The case underscores the delicate and complicated balancing act faced by schools in their efforts to meet the educational and privacy rights of individual students, as well as their need to ensure the safety of the larger student body.

http://seattletimes.nwsource.com/html/localnews/2016643796_schoolsafety30m.html

There is a complex intertwining of laws which often prevent school officials from disclosing much about students.

According to Fact Sheet 29: Privacy in Education: Guide for Parents and Adult-Age Students,Revised September 2010 the major laws governing disclosure about student records are:

What are the major federal laws that govern the privacy of education records?

  • Family Educational Rights and Privacy Act (FERPA) 20 USC 1232g (1974)
  • Protection of Pupil’s Rights Amendments (PPRA) 20 USC 1232h (1978)
  • No Child Left Behind Act of 2001, Pub. L. 107-110, 115 STAT. 1425 (January 2002)
  • USA Patriot Act, P.L. 107-56 (October 26, 2001)
  • Privacy Act of 1974, 5 USC Part I, Ch. 5, Subch. 11, Sec. 552
  • Campus Sex Crimes Prevention Act (Pub. L. 106-386)

FERPA is the best known and most influential of the laws governing student privacy. Oversight and enforcement of FERPA rests with the U.S. Department of Education. FERPA has recently undergone some changes since the enactment of the No Child Left Behind Act and the USA Patriot Act….

https://www.privacyrights.org/fs/fs29-education.htm

The key provisions of FERPA are:

FERPA is the best known and most influential of the laws governing student privacy. Oversight and enforcement of FERPA rests with the U.S. Department of Education. FERPA has recently undergone some changes since the enactment of the No Child Left Behind Act and the USA Patriot Act, discussed below.

What are the most important things to know about FERPA?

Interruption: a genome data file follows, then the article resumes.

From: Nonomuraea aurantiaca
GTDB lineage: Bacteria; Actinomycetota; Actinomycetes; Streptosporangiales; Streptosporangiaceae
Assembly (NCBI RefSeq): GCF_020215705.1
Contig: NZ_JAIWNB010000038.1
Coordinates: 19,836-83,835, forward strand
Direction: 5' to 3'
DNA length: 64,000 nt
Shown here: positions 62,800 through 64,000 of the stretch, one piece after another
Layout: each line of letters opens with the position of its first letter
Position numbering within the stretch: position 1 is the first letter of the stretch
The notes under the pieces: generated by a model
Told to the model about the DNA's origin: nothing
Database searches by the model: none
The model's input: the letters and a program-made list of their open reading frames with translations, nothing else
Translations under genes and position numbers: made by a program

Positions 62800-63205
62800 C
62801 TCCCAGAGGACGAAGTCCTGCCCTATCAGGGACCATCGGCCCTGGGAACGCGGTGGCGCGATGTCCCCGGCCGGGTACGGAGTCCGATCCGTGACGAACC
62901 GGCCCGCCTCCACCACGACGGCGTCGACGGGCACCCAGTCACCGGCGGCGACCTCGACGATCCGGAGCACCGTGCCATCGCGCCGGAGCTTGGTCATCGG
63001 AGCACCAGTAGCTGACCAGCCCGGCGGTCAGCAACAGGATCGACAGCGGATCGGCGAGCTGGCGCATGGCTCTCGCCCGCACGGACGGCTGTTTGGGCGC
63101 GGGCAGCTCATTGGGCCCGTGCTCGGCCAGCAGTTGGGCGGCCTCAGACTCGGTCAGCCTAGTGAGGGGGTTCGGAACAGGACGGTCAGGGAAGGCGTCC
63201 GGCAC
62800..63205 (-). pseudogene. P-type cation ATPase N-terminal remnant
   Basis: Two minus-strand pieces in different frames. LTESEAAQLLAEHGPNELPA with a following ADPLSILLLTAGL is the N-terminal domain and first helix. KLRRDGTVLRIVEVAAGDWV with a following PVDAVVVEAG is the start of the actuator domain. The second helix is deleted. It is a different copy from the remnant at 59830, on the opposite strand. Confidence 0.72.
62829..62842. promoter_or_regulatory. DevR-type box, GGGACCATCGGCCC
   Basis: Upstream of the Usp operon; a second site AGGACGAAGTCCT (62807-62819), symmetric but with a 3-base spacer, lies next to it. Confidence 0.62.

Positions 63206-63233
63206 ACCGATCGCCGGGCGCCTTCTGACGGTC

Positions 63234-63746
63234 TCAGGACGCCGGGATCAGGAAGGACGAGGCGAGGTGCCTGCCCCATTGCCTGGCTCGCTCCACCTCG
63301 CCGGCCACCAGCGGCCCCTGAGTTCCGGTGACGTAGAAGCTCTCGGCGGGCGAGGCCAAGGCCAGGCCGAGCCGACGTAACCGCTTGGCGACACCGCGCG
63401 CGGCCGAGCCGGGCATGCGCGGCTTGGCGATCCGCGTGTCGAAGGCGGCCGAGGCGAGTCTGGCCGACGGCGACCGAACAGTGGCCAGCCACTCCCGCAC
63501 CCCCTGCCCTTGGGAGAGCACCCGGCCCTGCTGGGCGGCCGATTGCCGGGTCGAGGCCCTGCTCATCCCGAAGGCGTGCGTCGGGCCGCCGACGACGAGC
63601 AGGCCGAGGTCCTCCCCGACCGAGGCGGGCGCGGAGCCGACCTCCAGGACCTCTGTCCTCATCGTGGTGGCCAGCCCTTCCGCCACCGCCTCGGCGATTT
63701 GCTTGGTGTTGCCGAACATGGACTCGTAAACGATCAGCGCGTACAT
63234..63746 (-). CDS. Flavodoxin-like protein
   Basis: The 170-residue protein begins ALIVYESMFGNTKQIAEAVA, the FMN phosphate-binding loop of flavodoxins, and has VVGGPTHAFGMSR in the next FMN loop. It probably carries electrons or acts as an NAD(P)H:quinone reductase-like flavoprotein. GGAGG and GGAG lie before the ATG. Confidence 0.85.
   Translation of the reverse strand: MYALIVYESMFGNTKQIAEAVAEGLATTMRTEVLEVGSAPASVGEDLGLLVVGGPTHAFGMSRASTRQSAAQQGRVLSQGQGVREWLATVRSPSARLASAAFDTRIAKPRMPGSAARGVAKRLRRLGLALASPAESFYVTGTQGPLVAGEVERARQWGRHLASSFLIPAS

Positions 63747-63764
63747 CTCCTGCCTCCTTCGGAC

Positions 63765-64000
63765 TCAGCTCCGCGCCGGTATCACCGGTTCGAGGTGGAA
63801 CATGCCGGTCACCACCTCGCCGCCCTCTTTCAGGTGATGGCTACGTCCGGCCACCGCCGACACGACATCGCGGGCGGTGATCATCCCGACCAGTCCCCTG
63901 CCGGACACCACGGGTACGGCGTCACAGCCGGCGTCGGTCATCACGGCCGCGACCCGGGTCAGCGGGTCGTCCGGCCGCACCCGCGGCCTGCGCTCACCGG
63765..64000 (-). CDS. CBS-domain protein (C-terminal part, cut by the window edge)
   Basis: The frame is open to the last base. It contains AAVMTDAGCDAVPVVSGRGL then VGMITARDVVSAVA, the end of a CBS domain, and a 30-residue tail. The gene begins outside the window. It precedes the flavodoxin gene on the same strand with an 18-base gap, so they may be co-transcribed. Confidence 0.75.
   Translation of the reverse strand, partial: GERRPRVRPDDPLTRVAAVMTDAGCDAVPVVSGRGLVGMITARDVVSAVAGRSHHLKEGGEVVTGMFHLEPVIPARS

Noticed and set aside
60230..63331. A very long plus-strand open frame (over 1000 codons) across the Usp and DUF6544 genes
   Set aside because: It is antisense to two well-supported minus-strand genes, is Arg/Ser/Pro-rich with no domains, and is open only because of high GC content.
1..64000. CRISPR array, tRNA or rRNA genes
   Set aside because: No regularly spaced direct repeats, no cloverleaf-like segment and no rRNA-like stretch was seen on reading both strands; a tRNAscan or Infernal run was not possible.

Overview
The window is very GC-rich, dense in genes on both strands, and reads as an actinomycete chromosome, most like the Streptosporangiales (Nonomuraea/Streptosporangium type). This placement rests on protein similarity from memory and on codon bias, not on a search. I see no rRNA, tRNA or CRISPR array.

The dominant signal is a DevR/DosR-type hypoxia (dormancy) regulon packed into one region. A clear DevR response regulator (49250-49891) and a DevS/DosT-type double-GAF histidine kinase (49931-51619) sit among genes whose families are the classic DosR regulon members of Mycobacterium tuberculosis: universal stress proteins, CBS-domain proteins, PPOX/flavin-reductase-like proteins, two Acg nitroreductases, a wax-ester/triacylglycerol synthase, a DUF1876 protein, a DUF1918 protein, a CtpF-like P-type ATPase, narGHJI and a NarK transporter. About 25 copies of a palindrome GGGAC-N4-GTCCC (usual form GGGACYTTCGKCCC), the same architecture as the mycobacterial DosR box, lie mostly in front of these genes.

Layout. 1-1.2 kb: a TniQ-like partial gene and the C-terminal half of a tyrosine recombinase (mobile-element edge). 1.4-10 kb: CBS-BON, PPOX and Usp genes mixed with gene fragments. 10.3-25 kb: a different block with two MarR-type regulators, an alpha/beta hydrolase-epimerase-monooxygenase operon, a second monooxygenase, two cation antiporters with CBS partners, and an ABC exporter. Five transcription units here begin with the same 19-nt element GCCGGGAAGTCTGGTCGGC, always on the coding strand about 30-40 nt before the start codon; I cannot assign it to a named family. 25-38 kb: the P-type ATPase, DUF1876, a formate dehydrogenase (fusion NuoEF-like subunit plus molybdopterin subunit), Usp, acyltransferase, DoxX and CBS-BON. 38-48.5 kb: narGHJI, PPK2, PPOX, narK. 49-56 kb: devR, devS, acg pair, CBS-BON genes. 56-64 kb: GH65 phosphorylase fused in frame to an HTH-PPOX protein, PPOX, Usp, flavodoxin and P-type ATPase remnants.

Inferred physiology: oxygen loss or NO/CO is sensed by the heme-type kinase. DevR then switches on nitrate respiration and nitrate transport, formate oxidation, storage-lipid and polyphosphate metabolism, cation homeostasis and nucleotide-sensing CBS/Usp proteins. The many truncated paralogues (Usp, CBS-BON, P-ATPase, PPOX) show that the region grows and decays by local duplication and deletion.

FERPA gives parents and adult-age students some rights to the privacy of the student education record. Under FERPA, adult-age students are those who have reached the age of 18 or who attend post-secondary school, even though not yet 18 years of age. For example, a 17-year-old who is enrolled in college would be considered “adult-age.”

The law provides:

  • The right of parents and adult-age students to inspect and receive a copy of student records.
  • The right to deny access to others, specifically those outside the school system, with some exceptions.
  • A process to correct errors, including a hearing.
  • The right to opt-out of military recruitment.
  • The right to opt-out of the disclosure of a student’s directory information.
  • A complaint process, handled by the Family Compliance Office of the U.S. Department of Education.

FERPA has some significant shortcomings:

  • It does not give individuals the right to sue the school. Only the U.S. Department of Education can sanction schools that have violated FERPA.
  • It puts the burden on students and parents to respond to opt-out opportunities, such as disclosure of directory information.
  • It does not dictate requirements for safeguarding education records.